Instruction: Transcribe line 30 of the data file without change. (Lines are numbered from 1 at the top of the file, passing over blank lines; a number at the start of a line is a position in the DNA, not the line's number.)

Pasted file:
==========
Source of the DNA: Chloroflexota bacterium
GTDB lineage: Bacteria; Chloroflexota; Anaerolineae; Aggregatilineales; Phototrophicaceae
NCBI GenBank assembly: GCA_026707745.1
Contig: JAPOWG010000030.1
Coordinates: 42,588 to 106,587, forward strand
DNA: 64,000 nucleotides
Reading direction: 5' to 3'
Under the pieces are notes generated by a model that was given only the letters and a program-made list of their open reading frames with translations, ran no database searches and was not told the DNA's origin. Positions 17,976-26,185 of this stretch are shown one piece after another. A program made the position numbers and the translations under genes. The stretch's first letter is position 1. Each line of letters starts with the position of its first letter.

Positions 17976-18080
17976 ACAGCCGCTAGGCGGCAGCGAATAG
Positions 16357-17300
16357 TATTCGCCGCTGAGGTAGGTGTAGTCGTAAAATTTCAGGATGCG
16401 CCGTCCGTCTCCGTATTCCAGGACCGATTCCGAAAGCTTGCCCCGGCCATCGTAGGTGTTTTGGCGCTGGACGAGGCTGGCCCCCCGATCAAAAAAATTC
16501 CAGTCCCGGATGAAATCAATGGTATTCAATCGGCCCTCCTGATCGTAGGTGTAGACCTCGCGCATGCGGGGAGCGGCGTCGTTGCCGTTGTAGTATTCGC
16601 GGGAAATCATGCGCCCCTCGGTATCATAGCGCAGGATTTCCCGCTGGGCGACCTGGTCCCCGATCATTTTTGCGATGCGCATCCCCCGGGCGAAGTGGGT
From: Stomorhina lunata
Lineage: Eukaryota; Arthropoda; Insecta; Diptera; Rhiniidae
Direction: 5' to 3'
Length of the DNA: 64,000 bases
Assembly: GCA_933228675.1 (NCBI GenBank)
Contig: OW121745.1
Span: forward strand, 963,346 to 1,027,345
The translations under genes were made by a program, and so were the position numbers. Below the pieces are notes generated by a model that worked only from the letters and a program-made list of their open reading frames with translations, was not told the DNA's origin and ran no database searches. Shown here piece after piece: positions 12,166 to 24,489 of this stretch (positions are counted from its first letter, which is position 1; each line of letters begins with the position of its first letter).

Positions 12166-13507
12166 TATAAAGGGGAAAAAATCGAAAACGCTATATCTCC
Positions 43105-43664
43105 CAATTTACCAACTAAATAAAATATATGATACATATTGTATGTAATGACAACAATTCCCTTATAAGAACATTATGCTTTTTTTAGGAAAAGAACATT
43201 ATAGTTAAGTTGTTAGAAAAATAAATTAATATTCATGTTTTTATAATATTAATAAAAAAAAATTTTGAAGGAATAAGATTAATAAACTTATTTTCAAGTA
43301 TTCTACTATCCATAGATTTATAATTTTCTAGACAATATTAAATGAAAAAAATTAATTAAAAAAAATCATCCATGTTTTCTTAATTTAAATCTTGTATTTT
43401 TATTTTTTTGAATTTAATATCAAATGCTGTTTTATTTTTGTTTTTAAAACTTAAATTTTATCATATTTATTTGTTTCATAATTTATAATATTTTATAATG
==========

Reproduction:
43401 TATTTTTTTGAATTTAATATCAAATGCTGTTTTATTTTTGTTTTTAAAACTTAAATTTTATCATATTTATTTGTTTCATAATTTATAATATTTTATAATG